I’ve been rather eagerly anticipating Mistwalker’s The Last Story since last year. Between hearing about it on multiple podcasts (8-4 Play, I lay the blame mostly on you) and seeing impressions of it from importers, Mistwalker’s latest effort had me wanting to dust off my Wii for well over a year. Thanks to XSEED Games, The Last Story has finally landed on the shores of North America.
The Last Story focuses on a Zael, a young man who has aspirations of being a knight, and the mercenary band he is a part of. Early on, Zael stumbles upon a power that only he can wield (of course, this is still a JRPG after all) that allows him to Gather, which causes any enemies your party is in combat with to target him. Shortly after that, you meet the princess in disguise, Calista, who you’ll meet as Lisa, who not only serves as Zael’s love interest, but also has a power that supplements his new found ability that will ultimately help him confront the dangers that are to come (yup, JRPG). A foe long forgotten suddenly invades Lazulis Island, which serves as the game’s main location, and, with your new found ability, are tasked with repelling the attacking force. There’s a fair amount of political intrigue and two-faced characters to contend with in the otherwise straightforward story.
The main story line, which is interesting despite itself, almost seems like an afterthought when the characters take the scene. The game is more about putting them in situations and seeing how they interact with them and each other. Seeing how the characters relationships develop and watching them grow as the story develops adds a level of involvement in their lives that you just don’t get frequently enough.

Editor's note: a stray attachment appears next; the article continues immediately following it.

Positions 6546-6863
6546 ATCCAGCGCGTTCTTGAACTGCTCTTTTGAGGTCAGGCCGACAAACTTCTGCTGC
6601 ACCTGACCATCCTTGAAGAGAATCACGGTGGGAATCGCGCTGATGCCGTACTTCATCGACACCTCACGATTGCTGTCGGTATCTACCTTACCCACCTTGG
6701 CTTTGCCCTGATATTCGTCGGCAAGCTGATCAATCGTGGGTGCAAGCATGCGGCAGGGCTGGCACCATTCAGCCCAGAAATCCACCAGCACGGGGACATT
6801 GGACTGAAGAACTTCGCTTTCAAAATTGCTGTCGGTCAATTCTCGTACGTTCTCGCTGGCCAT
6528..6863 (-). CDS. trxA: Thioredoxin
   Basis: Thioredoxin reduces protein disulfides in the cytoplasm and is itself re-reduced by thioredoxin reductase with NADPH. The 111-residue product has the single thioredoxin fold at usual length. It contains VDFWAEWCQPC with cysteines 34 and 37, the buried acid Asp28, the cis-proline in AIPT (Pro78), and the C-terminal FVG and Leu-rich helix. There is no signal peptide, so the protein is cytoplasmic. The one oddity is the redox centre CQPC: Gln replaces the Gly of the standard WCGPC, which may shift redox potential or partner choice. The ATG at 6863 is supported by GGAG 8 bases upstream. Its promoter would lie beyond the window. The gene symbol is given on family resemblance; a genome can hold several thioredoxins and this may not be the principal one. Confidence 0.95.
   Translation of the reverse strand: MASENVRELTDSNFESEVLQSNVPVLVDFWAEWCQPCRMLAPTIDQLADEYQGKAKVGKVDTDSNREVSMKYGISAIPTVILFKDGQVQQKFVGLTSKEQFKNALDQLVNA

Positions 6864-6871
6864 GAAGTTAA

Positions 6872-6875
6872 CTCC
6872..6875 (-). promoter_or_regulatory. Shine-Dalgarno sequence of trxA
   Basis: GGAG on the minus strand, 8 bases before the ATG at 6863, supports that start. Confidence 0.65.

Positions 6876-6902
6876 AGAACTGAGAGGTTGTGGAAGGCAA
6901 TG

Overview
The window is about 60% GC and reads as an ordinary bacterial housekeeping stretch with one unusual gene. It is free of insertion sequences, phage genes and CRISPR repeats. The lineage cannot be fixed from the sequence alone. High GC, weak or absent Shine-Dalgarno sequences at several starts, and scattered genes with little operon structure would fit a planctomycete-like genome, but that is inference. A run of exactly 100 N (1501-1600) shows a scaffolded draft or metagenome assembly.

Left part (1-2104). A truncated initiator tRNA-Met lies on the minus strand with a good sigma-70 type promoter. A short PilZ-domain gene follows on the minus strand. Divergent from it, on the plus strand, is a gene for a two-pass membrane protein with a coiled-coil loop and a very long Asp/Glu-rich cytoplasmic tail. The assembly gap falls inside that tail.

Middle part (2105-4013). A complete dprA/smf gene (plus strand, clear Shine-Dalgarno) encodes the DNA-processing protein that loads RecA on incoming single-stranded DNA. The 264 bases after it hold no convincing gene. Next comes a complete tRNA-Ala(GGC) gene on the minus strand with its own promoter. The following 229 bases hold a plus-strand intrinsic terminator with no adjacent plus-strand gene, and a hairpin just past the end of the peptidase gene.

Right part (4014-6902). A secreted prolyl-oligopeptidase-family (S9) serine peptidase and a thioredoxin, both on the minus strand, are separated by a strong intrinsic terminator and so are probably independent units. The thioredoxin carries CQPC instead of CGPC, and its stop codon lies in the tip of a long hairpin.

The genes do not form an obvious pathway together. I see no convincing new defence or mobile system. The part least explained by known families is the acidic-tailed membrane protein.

The character interactions are compelling enough that passing over the additional chapters, essentially the game’s sidequests, would be doing yourself a disservice. While you have to actively seek them out by speaking with both random NPC’s and your party members, they’re fairly brief and add some interesting backstory to your party members. Yurick’s, which occurs fairly early in the game, is particularly endearing and really fills out his character nicely. It helped make him much more interesting and moved him beyond the anti-social brooder of the group. As a reward for completing these extra chapters, you’ll also get some exclusive items and equipment for your time. Some of the equipment you gain is strong enough to carry you through nearly to the end game with some upgrades. The extra chapters are not only worth your time for adding more depth to your party members, but the items gained as well.